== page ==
A HISTORY OF THE ACADEMY OF SURGERY OF DETROIT
A forum for advancing quality surgery in an atmosphere of congeniality was the aim of a small group of surgeons who met at the Detroit Athletic Club in January 1920 to
organize the Academy of Surgery of Detroit. The Academy was probably the first group of its type west of the Alleghenies. Dr. Angus McLean was the first president and Dr. Ira Downer the first secretary. A newspaper clipping in Ira Downer’s scrapbook states that “The new society was formed for the purpose of advancing scientific surgery… (it) is similar to the New York and Philadelphia organizations”.
A regular meeting was held at the headquarters of the Wayne County Medical Society on January 21, 1920, and Dr. Max Ballin presented a paper, although the subject was not recorded. Many prominent surgeons from North America have been speakers at the Academy over the years and in the four score years of its existence, the Academy has become exceptionally well known as a regional organization. Some highlights of the first fifty-six years of the life of the Academy were presented in a booklet prepared on the occasion of the Bicentennial of the United States in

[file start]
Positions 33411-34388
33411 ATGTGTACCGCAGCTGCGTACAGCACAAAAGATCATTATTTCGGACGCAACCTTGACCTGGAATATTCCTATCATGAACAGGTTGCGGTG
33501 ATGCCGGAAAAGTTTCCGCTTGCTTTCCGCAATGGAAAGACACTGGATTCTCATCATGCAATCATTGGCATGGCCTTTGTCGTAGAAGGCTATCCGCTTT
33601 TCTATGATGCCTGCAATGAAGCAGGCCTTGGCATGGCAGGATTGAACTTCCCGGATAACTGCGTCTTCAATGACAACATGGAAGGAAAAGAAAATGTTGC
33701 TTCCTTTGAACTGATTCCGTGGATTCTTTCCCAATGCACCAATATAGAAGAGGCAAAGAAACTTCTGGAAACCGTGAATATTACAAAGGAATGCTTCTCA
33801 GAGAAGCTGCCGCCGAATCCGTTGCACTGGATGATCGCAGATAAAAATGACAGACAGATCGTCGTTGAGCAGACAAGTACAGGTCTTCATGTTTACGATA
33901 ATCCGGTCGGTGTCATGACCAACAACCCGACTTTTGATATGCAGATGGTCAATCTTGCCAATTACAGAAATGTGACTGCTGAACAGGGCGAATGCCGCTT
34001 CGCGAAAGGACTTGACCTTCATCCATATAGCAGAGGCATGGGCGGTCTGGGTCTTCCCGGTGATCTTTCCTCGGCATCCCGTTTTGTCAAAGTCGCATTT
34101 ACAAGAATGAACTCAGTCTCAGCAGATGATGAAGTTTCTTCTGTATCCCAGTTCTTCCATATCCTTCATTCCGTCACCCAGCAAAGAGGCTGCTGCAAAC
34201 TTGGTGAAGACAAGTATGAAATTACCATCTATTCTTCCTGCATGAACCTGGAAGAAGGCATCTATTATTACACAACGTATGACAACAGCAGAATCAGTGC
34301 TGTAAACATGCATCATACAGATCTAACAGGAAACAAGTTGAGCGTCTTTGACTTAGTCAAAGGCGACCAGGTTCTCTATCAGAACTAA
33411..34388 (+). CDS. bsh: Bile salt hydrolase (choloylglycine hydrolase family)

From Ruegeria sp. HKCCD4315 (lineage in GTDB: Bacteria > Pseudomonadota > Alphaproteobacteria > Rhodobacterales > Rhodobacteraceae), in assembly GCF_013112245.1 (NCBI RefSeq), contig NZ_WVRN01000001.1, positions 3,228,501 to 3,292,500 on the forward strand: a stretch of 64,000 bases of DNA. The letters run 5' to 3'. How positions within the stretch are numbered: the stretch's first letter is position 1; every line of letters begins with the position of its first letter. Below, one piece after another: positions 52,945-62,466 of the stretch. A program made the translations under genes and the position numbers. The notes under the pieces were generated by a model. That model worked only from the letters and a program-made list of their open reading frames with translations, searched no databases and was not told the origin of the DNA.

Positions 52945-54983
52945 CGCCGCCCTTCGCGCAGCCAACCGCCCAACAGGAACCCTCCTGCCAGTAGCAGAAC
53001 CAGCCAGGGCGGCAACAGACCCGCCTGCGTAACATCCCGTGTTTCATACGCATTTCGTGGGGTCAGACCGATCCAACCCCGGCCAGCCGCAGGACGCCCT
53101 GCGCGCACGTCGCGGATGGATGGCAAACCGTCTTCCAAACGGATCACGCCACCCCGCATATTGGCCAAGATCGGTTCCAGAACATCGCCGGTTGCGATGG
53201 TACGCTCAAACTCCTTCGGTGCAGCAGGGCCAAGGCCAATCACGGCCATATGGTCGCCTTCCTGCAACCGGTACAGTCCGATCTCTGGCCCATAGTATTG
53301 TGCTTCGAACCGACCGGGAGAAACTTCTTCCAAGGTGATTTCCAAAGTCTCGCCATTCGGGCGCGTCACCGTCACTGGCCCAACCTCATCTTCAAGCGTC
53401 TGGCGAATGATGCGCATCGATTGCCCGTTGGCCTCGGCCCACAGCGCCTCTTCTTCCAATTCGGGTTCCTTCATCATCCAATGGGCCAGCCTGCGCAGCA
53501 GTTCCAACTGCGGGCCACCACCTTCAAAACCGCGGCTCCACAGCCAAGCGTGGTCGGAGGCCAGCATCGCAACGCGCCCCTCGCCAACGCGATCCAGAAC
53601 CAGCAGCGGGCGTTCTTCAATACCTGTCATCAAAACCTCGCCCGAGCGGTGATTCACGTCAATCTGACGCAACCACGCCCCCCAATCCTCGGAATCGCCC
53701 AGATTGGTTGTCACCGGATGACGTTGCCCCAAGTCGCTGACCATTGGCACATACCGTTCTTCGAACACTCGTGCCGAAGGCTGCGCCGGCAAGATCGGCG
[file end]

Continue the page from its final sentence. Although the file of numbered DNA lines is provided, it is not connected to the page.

1976. For many years, the meetings were held at the Detroit Athletic Club. Tradition has become another precept of the group, although evolution has modified some facets of the program. Great clinical trips to surgical centers all over the country every February have been discontinued. For many years, every April meeting has been given by the Department of Surgery, University of Michigan, but in 1984, the annual trip to Ann Arbor was revised with a group of U of M surgical faculty presenting at the Detroit Athletic Club.
A newer tradition dating to 1981 is the combined annual meeting with the Detroit
Surgical Association held in May. Secretaries of the Academy still move up to the post of president in many cases, but in less than the twenty years it took for Ira Downer, M.D., who was president in 1941-42.
Allen Silbergleit, M.D., Pb.D., Academy Historian